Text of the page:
Category: Management practice

Developing employees to manage crisis

The current problems of James Murdoch and News International highlight two problems relevant to bquest readers:

1) The sons and daughters of successful business leaders are not always cut out to take over. OK, this is an obvious statement, but like many obvious things many small family businesses choose to ignore it. You never really know whether someone is capable until you let them have a go. And the evidence of James Murdoch’s performance before a British Parliament select committee shows that, even with his Teflon denial’s of ‘I didn’t know’ and ‘I am right, he is wrong’, he can’t hack it at running a large business.

This is going to hurt News International, but not catastrophically. They will survive and, we hope, learn and do better as a consequence. But in a small business, the behaviors of James Murdoch might well be terminal for the company. In a small business, choosing the situations to let the next generation ‘have a go’ needs to be done with great care.
2) All businesses, big and small, need to have advanced crisis management systems and skills. When working with bquest clients on crises, we often find there is a lot to learn, but the results are very worthwhile as having the systems and skills make for a much more secure and manageable company. Here, I highlight two aspects of crisis management:

Crisis prevention - In addition to having the usual things like a data backup system, fire prevention, an informed and supportive bank manager, insurance for downtime, etc. (you do have these, don’t you?), the James Murdoch story shows you need to prevent future crises by learning from and really solving current problems. When faced with information and advice some years back about the deeply embedded culture of phone hacking, Murdoch (or his people, depending on whom you believe) ‘solved’ the problem by addressing the symptoms. They paid off people to keep quiet. And then buried their heads in the sand. They did not get to the root of the problem. And, as often happens, that failure has led to a crisis.

They are not alone of course. BP is another horror story of failing to prevent a crisis by solving the real problems earlier. The current Eurozone crisis is another. I am sure you can identify many, many others.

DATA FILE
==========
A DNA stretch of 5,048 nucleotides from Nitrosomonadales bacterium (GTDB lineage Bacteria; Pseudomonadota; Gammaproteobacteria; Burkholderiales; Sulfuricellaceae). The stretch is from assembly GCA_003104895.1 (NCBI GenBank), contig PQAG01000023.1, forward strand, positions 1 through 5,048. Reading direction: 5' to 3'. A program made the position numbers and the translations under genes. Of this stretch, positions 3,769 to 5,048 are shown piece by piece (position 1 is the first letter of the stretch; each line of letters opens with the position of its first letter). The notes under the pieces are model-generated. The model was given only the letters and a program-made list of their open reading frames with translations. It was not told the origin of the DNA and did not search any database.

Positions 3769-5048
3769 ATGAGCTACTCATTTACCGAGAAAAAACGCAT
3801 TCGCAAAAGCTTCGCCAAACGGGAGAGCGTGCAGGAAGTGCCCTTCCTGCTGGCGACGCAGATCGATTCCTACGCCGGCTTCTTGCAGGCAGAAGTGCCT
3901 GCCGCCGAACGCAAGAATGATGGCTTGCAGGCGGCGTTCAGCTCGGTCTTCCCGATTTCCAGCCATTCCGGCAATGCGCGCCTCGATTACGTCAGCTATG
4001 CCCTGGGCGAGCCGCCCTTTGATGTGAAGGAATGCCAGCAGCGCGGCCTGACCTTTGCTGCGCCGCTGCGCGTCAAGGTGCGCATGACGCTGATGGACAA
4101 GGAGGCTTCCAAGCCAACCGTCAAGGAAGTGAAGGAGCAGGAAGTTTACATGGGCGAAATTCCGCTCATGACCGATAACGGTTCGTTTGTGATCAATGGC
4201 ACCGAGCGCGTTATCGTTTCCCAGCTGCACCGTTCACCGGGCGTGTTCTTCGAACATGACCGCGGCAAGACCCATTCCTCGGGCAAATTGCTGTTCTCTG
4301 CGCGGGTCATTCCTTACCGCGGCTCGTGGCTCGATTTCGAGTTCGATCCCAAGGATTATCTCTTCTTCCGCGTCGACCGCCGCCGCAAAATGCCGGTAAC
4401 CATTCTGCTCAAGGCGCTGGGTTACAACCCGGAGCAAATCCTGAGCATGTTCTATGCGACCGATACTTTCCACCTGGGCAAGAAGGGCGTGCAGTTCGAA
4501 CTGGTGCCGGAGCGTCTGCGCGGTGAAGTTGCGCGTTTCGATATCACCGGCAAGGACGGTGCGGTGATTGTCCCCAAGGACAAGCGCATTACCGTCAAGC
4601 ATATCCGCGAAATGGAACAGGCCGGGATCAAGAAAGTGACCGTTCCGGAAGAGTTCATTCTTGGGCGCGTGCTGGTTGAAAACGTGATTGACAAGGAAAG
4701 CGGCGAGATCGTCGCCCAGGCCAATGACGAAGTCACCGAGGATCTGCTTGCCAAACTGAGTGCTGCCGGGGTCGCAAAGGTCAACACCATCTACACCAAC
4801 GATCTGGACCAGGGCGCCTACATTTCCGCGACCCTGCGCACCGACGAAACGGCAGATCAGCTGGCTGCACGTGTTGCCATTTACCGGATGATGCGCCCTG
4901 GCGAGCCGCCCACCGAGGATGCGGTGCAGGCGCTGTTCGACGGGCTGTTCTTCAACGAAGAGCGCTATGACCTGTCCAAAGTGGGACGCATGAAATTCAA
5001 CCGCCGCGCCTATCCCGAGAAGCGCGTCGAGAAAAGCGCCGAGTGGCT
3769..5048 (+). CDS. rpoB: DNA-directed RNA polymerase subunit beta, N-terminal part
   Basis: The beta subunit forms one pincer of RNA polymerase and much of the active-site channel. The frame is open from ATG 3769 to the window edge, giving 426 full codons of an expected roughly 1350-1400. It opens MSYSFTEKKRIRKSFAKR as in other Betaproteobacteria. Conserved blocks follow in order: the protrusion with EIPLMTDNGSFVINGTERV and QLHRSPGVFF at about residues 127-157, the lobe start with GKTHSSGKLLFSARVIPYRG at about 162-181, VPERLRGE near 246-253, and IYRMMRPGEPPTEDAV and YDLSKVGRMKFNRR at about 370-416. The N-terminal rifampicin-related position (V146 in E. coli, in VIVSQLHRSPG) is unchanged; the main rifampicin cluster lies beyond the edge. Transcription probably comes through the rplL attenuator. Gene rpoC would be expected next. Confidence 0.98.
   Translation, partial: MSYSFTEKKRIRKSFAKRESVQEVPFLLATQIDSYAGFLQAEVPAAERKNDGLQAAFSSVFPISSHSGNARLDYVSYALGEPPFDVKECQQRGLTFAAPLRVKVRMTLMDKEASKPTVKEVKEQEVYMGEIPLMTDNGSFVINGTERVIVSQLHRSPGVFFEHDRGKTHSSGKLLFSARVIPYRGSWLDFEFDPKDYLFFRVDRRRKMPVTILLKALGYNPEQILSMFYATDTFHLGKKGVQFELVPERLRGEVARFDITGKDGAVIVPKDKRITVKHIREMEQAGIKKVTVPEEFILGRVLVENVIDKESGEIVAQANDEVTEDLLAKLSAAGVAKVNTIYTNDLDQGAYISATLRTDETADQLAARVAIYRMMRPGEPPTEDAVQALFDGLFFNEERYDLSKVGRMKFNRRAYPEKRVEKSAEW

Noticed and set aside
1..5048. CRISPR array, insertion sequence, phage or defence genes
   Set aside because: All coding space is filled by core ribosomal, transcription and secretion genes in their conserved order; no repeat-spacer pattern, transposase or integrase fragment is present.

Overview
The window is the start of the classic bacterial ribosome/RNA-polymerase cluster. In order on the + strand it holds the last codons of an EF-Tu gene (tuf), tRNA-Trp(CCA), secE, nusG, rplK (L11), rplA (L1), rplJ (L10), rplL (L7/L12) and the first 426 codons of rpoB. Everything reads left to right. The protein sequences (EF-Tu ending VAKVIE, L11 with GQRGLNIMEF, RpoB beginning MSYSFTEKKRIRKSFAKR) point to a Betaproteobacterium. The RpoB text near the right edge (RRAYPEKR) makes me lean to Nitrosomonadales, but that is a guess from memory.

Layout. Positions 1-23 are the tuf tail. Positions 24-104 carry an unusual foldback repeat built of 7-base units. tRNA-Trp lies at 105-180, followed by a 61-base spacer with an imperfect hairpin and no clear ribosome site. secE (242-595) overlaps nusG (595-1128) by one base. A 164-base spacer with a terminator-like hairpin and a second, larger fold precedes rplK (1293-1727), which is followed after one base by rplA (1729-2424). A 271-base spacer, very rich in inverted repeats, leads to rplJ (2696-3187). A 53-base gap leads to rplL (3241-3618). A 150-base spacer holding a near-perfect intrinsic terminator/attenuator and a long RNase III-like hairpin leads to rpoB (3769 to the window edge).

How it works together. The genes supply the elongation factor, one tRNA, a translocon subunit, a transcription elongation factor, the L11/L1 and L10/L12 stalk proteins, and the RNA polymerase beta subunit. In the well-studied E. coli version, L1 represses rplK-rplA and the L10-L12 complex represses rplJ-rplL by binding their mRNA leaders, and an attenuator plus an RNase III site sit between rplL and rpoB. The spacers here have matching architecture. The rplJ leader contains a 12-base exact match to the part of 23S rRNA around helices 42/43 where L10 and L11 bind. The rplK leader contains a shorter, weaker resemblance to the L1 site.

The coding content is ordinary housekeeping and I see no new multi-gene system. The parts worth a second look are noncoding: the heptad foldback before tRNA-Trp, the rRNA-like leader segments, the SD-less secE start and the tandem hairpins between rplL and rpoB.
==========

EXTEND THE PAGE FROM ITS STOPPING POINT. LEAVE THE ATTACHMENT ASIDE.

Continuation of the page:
So, small business manager, whenever you have a problem, you should get relevant people together and invest some time to get to the root of it. Simple. But have you learned how to ask the right questions to do this? Have you developed the mindset to be open to self-criticism and unpleasant facts? Could you benefit from an external and objective person who can facilitate a deep review process?

If you set up a problem review team, many, many crises can be prevented

Crisis management – Some problems move so quickly that you cannot prevent them becoming a crisis. Then you need to have a crisis management system and skills.

A data crisis will be solved by the data backup system kicking in. This should be straightforward for all such simple crises. A serious downturn in business may be solved with some redundancies, other cutbacks, and a re-focus on core, profitable products. Again, if you have the right systems in place and the right management skills, you can manage this more or less easily.

James Murdoch’s crisis is more complicated and dangerous however. It is, I expect, being managed by a team of people with varied skills brought together for the period of the crisis - a lawyer, a PR specialist, a coach to help Murdoch answer difficult questions, a PA to collect data about the timeline and relevant documents, and dad Rupert as a mentor and backbone. I expect these people, whoever they actually are, have all agreed a strategy and goal, and have developed a common message to give the outside world. (Unlike James Murdoch’s questioners in the select committee who sometimes seem to have their own agendas and goals.)

In a small business, you can also benefit from having a small team of specialists – relevant to the crisis – to work together. One person cannot deal with everything. One person cannot see all perspectives. One person cannot carry all the emotions and stresses of a crisis.

Take a few minutes to think about potential crises that may happen to your business. A sudden loss of a big customer? The loss of production for two weeks because of a flood? The collapse of your currency? A big company dumping their products at a loss on your customers? The departure of sales director? A patent infringement lawsuit from some sharks in Texas? (All real crises for someone.)

How would you manage, preferably prevent, your crisis? Who would you involve? bquest can help you answer these questions, and develop your systems and skills.


Developing your employees to be good partners

For some small companies, or perhaps I should say for some people inside a small company, anyone outside the company is the enemy. Customers included. Some people are so competitive or so paranoid that they cannot trust anyone or they have to out-compete everyone. Are you one of these people? If you are, stop reading because your mindset will block any further rational discussion about partnering.

Why is partnering worth considering? Well, anyone who has a regular supplier or customer is already in a form of partnering relationship. You get to know each other, you get to understand each other’s strengths and limitations, you reach a degree of trust. Maybe you even sign a long-term contract or memorandum of understanding (MOU) that puts the relationship on a more formal setting. Most companies are already partnering to some extent.

What other forms of partnering can there be? One client of ours has been developing a relationship with another company in the same industry. The other company was told by one of its key customers to find a backup manufacturer who could take over production in case of some emergency. This would protect the key customer’s supply chain. Who to turn to? The only companies with the capability to produce their products are actual or potential competitors. They approached our client.